Monday, April 30, 2007
Sunday, April 29, 2007
Fonts Fonts Fonts
This is a font called Sketchy. This and 499 other cool fonts are available from Fonts 500.
Saturday, April 28, 2007
This is a great looking website from the UK with a whole raft of good quality videos related to education. There are videos for use in class as well as ones for professional development. I've just viewed part 2 of a video about boys education and it was quite good. Worth browsing through.
Monday, April 23, 2007
Mmmmmmm? Should I be worried?
As someone who has a wireless network at home and who works in a classroom with wireless access, should I be worried? I don't know enough about this but I do wish someone who really did know was able to give advice that was understandable. I went looking for information about wireless danger a few years ago and could only find conflicting reports that were so technical I couldn't understand all the jargon. The analogy in this article to laptops being the cigarette of the future made me stop and think. But then what about all the cell towers going up around the city that I have no control over? Can anyone point me to a simple explanation?
Saturday, April 21, 2007
Have a look at this.
I just love this sort of creativity.
Mashup Thinking part2
The concept behind 'mashup', as I understand it, is that parts of different media are merged to create something new. The more I think about it the more I think this is a good analogy for where we are heading in education. I blogged yesterday about 'Mashup Thinking' but I also think we need 'mashup' in a whole lot of schooling. Mashup Curriculum. Mashup Classes. What would Mashup schools look like? There is discussion in the blogosphere about School 2.0 and I guess this is where this idea fits.
I have had conversations in the past with teachers being very disparaging about home schooling. Maybe the public school system has something to learn from home schoolers who are creating 'mashup school' for their children. Mmmmmmm! Food for thought. I'm just musing here really and have to develop my thinking a lot more around this issue.
Friday, April 20, 2007
Had a great experience today when I was able to join in briefly with a professional development day happening at Brightwater School via skype connection with Allanah.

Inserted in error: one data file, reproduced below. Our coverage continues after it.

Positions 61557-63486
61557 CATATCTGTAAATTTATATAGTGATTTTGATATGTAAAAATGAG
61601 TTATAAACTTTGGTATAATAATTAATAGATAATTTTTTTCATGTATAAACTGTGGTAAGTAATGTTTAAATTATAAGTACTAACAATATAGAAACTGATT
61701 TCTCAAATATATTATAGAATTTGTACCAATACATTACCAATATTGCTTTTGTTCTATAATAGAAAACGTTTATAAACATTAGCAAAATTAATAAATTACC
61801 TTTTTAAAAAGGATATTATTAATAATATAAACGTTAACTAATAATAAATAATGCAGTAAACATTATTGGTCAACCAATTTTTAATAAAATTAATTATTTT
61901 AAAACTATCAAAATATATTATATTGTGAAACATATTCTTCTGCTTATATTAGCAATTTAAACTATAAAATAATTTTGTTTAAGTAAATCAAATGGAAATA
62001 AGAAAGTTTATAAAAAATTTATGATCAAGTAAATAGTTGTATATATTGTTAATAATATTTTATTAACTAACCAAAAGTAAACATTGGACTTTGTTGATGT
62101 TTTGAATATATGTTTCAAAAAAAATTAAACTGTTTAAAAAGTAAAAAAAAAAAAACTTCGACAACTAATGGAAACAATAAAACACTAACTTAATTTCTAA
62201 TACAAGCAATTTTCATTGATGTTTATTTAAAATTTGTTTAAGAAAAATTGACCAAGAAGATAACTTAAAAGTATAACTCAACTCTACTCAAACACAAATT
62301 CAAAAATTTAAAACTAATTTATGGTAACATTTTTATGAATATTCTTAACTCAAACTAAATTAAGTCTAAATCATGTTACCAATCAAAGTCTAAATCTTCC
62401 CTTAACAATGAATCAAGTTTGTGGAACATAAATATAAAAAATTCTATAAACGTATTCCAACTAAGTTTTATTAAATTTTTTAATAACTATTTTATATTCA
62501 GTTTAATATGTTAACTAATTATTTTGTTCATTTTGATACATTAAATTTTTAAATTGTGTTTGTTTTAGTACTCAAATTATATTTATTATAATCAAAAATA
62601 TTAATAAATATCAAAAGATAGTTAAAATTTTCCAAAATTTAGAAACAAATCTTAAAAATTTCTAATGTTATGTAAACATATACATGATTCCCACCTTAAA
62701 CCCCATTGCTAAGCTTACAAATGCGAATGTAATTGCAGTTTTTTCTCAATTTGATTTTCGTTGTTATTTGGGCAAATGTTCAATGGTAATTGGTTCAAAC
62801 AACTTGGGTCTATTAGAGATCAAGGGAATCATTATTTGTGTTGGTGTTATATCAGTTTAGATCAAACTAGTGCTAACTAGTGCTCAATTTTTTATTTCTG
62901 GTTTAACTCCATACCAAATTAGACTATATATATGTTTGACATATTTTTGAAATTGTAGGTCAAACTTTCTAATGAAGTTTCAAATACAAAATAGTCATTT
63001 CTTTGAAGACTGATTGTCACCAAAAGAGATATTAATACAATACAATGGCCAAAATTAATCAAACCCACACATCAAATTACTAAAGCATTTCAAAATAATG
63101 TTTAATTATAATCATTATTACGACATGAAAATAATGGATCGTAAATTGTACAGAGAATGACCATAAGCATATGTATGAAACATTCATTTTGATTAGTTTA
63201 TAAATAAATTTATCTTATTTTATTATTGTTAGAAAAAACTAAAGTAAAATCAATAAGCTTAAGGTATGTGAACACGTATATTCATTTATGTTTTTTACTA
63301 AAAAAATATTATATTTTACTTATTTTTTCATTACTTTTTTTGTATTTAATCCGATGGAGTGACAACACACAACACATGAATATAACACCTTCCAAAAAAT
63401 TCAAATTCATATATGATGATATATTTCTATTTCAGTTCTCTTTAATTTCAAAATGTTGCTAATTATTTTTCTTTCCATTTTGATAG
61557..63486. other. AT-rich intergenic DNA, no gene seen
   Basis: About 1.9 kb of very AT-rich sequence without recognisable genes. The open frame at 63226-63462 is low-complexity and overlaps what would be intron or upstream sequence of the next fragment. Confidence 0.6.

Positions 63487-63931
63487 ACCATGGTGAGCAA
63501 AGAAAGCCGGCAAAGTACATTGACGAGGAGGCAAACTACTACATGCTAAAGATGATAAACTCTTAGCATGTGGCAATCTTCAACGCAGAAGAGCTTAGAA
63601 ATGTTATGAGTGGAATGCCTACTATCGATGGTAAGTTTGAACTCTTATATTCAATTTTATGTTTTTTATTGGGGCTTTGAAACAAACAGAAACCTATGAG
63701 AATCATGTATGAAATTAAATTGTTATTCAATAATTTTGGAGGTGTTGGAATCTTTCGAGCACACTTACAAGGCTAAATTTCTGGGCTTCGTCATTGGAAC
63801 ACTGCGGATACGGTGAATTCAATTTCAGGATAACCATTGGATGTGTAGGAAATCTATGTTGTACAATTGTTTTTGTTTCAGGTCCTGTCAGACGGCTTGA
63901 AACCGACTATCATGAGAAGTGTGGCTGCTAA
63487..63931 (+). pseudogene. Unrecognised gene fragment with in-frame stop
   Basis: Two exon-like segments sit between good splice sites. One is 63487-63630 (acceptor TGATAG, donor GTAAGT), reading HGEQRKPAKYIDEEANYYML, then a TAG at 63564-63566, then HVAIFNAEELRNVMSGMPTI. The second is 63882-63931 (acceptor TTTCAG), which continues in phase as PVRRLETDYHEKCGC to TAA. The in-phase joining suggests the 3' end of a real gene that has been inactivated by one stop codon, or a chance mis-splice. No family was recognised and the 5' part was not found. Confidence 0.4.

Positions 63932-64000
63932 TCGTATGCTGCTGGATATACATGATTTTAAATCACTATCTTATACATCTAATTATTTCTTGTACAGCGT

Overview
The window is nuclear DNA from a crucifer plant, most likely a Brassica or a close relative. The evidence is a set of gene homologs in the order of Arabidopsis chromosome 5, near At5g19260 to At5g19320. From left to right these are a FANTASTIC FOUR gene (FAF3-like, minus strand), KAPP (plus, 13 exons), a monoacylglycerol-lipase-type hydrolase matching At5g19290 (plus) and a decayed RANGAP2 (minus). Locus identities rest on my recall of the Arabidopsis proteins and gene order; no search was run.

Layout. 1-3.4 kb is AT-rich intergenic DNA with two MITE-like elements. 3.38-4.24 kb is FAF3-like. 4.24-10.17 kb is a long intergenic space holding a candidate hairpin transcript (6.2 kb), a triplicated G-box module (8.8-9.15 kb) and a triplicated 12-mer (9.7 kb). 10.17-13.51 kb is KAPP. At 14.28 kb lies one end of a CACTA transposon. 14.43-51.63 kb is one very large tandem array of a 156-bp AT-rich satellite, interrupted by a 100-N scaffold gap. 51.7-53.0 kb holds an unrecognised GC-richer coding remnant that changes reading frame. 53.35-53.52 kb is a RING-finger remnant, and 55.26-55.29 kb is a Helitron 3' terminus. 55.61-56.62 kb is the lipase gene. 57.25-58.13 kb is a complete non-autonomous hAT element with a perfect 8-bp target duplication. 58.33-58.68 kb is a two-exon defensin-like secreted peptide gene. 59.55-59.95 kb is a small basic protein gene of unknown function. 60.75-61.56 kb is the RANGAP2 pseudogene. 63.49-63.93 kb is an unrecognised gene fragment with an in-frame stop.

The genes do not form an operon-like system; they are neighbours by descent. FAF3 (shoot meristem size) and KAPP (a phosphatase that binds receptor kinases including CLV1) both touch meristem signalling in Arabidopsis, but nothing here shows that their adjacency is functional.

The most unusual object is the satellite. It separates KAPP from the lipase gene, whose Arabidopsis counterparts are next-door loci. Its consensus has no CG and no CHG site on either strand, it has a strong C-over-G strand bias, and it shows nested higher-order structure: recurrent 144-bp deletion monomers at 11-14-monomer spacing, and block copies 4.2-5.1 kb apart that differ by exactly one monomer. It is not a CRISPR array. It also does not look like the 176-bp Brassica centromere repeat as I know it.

She was attending a session led by Dr David Whitehead. Allanah has given a great summary on her blog which is worth having a look at. She has included a brief audio comment from David where he is talking about knowledge as a verb. Now this isn't a particularly new concept but something he said triggered the thought in my head that we have a web2.0 term "mashup" that could be applied to the sort of thinking he is describing. So there it is. I put this out there for development. "Mashup Thinking" is what we are needing to develop.
Thursday, April 19, 2007
This is an interesting looking tool. Might be easier to use than podomatic to create podcasts. You can embed or link to the voicethread you create. One downside I can see is that you have to record via the macromedia recorder on the website. My experience of this in podomatic is that the quality isn't that great. Also it requires a microphone plugged in. I have been giving my iPod with attached microphone to the kids to record podcasts for our class. We also use audacity to manipulate the audio and get rid of all the umms and ahhhs and hesitations. I'd say it is worth looking at but I'd like to see them add some audio editing tools like jumpcut provides for video.
Monday, April 16, 2007
I've just been looking for a pdf annotation tool (prompted by my wife who was printing out copious pdfs so that she could write in the margin of them).
There has to be an easier way I thought.
If anyone knows of a better tool please let me know but this one seems pretty cool.
It allows you to type, highlight, add notes, draw etc onto a pdf file. The free version adds a software evaluation message to the top of each page which you would have to just ignore. If you pay for the pro version the message goes away. I'm amazed I haven't wanted to do this before now! Cool!
Sunday, April 15, 2007
Here's one for all those people who complain they would do more with ICT in their classroom if only they had.... better computers, better software, wireless access. I'm a firm believer in doing the best with what you've got. This video sums that up. If this inspires you to drag out MSPaint again then check our Artrage and you can see some really amazing stuff.
Saturday, April 14, 2007
Friday, April 13, 2007
I'm always on the lookout for cool tools. This is another good looking one.
It looks a bit like Mindmeister the one I blogged about a few weeks ago but this one is up and running and not in invitation only beta stage. I have yet to try collaborating with someone on it but it certainly looks friendly enough.